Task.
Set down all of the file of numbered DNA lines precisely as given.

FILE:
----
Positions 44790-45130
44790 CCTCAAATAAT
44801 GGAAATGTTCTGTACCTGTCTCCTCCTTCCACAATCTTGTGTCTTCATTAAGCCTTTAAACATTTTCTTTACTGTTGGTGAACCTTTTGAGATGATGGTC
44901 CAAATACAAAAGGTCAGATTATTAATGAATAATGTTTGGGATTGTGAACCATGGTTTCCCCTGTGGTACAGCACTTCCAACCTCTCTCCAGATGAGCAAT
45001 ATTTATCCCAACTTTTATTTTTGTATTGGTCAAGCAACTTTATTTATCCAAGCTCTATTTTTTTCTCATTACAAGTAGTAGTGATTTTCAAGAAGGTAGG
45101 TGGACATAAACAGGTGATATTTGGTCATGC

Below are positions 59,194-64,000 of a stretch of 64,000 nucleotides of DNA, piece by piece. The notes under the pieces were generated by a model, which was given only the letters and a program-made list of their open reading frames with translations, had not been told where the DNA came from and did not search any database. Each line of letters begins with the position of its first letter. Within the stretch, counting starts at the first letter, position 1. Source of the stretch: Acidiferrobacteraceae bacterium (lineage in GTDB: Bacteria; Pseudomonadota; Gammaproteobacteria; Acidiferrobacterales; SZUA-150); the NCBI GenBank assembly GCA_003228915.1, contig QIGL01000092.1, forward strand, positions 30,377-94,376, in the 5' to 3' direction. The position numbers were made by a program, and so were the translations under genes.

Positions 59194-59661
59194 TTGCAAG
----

Positions 44790-45130
44790 CCTCAAATAAT
44801 GGAAATGTTCTGTACCTGTCTCCTCCTTCCACAATCTTGTGTCTTCATTAAGCCTTTAAACATTTTCTTTACTGTTGGTGAACCTTTTGAGATGATGGTC
44901 CAAATACAAAAGGTCAGATTATTAATGAATAATGTTTGGGATTGTGAACCATGGTTTCCCCTGTGGTACAGCACTTCCAACCTCTCTCCAGATGAGCAAT
45001 ATTTATCCCAACTTTTATTTTTGTATTGGTCAAGCAACTTTATTTATCCAAGCTCTATTTTTTTCTCATTACAAGTAGTAGTGATTTTCAAGAAGGTAGG
45101 TGGACATAAACAGGTGATATTTGGTCATGC

Below are positions 59,194-64,000 of a stretch of 64,000 nucleotides of DNA, piece by piece. The notes under the pieces were generated by a model, which was given only the letters and a program-made list of their open reading frames with translations, had not been told where the DNA came from and did not search any database. Each line of letters begins with the position of its first letter. Within the stretch, counting starts at the first letter, position 1. Source of the stretch: Acidiferrobacteraceae bacterium (lineage in GTDB: Bacteria; Pseudomonadota; Gammaproteobacteria; Acidiferrobacterales; SZUA-150); the NCBI GenBank assembly GCA_003228915.1, contig QIGL01000092.1, forward strand, positions 30,377-94,376, in the 5' to 3' direction. The position numbers were made by a program, and so were the translations under genes.

Positions 59194-59661
59194 TTGCAAG